Peter-Niznansky Sculptor

Meet Peter Nizansky

Peter Niznanský

Peter Niznansky (born in 1956) is a celebrated sculptor whose education took place at the Technical College for Creative Trade in Bratislava from 1971 to 1975, and later at the Academy of Fine Arts AVU in Prague under Professor Jiri Bradacek from 1978 to 1984.

After graduating, Niznansky settled in Prague, where he developed a distinctive style characterized by both monumental and intimate sculptures, reliefs, and medals. Initially working with wood, stone, and cement, he later mastered the creation of sculptures in bronze and tin.

Niznansky’s work is deeply rooted in the theme of human existence. His sculptures often feature sitting and standing female nudes, such as “Baletka” (The Ballet Dancer) and “Etiópska matka” (The Ethiopian Mother), as well as symbolic pieces like “Harlekýn a Kolombína” (Harlequin and Columbine) and “Faust a Margaréta” (Faust and Margret). His creations also explore humanist and philosophical themes, with works like “Pomoc priatelovi” (Helping a Friend) and “Kam krácam” (Where am I Going).

Throughout his career, Niznansky has exhibited extensively, with solo and group shows in Prague, the Czech Republic, Slovakia, and internationally in cities such as Paris, Dijon, and Toulouse. In 2014, he presented his works in Bratislava alongside the unique Czech graphic artist Oldrich Kulhánek.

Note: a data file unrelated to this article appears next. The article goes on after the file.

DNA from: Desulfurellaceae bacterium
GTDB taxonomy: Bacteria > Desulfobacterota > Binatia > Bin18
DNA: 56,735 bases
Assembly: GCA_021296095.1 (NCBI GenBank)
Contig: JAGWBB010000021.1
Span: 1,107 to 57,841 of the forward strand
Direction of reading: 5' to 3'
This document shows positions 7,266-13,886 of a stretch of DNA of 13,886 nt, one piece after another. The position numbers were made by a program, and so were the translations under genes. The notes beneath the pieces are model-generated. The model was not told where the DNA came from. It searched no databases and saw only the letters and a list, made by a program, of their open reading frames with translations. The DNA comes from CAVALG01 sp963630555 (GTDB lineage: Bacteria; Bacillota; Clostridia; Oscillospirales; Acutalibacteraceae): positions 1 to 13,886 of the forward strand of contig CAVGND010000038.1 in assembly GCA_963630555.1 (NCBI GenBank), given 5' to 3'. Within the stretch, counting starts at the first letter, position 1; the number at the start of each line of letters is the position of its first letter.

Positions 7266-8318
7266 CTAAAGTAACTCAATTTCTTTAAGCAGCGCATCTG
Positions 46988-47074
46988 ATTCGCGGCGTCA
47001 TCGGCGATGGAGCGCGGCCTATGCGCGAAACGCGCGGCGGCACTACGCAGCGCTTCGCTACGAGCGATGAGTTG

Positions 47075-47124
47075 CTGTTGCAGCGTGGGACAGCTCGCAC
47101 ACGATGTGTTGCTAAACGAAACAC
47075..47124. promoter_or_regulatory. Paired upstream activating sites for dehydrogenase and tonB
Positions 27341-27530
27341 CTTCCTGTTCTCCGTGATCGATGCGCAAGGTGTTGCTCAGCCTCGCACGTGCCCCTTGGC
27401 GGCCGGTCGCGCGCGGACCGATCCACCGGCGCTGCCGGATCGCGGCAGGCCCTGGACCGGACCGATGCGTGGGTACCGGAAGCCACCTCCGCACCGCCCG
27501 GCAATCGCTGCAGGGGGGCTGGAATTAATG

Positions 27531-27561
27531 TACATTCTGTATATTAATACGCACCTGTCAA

Stylistically, Niznansky’s sculptures are influenced by his professor Jiri Bradacek and the heritage of Auguste Rodin. His works exhibit a sensitivity to sculptural shape and size, as well as expressive surface modeling. Notable pieces include “Radost” (Joy), “Tonda,” and athletic motifs like “Golfistka” (Female Golf Player) and “Lyziar” (Skier).

Niznansky’s recent sculptures, such as “Vesmír I.” (Outer Space I) and “Vesmír II.” (Outer Space II), explore themes of infinity and the cosmos, while “Fénix” (Phoenix) suggests surreal resurrection and flight. His work continues to captivate audiences with its exploration of human beauty, existence, and the interaction of mass within space and time.

Peter Niznansky’s sculptures are not just visually arresting; they evoke a deep emotional response, making them a significant contribution to contemporary art.


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